The essay that follows is a radio address by Leslie Alva Kenoyer, who served from 1922 to 1953 as Professor and Chairman of the Biology Department at Western Michigan University –at that time Western State Teachers College . The piece is dated April 16, 1935. It was written for Western’s Radio Hour, which was evidently a continuing feature on station WKZO.
“Woodman, spare that tree, Touch not a single bough.”
The sentiment that inspired this poem has not been firmly enough established in the minds of southern Michigan people to save from destruction any more than the most scattered remnants of our once beautiful and glorious forest lands. Some fifty thousand years ago the great continental glacier receded from what is now Michigan leaving a raw and barren glacial clay, streaked here and there with sand and gravel. Such soil, in the cool climate then found here, could support only a meager arctic vegetation, consisting of such low, spreading plants as we find today in our cold bogs. The rain and sun gradually brought about favorable chemical changes in the soil and the plants gradually decayed to form humus, hence, in the course of a few centuries, the scant arctic vegetation was replaced by larger shrubs. Centuries later trees occupied the ground, starting with the poplars and developing from stage to stage to dense shady forests of beech and sugar maple. such as covered much of southern Michigan 110 years ago when the government divided our land into townships and sections.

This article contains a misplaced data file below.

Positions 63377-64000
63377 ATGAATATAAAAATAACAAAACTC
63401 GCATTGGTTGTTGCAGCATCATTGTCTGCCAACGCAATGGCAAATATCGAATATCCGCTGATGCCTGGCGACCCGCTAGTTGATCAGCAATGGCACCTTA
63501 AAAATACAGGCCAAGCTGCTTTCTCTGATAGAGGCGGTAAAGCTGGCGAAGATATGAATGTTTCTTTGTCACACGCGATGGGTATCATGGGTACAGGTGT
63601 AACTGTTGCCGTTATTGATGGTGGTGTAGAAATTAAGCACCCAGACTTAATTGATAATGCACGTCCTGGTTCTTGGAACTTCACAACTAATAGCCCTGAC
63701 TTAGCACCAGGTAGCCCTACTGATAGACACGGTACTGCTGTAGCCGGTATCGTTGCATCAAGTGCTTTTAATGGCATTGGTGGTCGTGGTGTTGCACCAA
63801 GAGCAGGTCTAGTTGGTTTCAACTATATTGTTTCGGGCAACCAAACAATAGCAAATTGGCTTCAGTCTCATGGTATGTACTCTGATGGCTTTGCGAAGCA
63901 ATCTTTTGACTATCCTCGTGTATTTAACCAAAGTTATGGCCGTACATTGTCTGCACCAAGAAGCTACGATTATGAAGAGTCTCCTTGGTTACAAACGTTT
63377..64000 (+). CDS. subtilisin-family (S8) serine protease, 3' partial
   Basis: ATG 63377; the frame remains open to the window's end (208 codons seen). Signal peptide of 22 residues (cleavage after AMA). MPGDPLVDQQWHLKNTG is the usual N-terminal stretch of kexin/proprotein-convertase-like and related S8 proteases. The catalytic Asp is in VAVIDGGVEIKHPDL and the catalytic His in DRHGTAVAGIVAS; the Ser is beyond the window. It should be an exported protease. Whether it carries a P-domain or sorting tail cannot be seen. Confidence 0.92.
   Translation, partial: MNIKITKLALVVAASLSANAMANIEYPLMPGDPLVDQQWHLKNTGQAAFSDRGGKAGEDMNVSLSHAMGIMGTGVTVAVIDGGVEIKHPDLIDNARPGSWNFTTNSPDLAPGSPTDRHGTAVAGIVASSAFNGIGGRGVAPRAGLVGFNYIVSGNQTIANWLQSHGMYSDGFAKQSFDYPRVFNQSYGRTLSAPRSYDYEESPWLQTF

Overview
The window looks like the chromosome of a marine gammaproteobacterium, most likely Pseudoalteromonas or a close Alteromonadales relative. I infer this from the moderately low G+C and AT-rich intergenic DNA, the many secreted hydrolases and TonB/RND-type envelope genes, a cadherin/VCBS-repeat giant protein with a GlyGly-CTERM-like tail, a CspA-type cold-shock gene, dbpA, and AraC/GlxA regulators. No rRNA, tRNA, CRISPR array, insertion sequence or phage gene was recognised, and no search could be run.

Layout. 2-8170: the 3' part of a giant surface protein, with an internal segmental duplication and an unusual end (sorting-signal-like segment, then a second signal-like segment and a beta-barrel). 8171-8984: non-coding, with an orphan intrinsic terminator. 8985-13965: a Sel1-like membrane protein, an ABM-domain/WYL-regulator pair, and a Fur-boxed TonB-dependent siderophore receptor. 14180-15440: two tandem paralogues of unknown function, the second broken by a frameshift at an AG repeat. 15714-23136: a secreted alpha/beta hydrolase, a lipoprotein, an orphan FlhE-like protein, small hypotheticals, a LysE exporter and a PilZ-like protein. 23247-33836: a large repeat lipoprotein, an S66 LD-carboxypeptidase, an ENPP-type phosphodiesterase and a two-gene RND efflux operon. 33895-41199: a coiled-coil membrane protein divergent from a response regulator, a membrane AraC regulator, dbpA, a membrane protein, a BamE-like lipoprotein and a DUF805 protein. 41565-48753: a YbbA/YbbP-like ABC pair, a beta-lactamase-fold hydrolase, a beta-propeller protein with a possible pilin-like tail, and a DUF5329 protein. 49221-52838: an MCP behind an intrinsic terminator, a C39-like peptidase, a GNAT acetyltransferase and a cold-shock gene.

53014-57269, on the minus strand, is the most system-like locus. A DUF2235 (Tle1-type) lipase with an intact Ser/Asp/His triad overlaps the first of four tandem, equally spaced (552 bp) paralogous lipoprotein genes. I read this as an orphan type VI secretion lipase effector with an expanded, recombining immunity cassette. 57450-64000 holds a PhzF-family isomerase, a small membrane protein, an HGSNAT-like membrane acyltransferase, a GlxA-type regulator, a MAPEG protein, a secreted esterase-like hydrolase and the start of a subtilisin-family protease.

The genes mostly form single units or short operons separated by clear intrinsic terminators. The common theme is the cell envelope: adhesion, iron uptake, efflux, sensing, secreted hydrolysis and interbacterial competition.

It was inevitable that the trees should succumb to the lumberman’s axe, when the land was cleared for farm homesteads, but it is particularly unfortunate that their removal should have been so complete. Indeed we have here and there a small woodlot to serve as a rather meager sample of the forests that were. but larger tracts are now exceedingly scarce. One of the finest and most extensive remaining areas is Newton Woods in Cass County, adjoining the road from Decatur to Cassopolis, and not far from the village of Volinia. Here are several hundred acres of practically virgin timber, including large blocks of both the beech-maple and oak-hickory types of timber. The trees of this forest were large long before southern Michigan was surveyed and opened to the settler. Among them is an elm which now lifts its head to the majestic height of 150 feet and has a circumference. three feet above ground of 24 feet [91-92 inches in diameter]. Some believe it to be the largest tree now standing in Michigan. There is also a magnificent group of giant tulip or whitewood, the largest of which is 145 feet high, 90 feet to the first branch and 30 feet in circumference [114-115 inches in diameter]. It takes three to five centuries to grow such trees as these.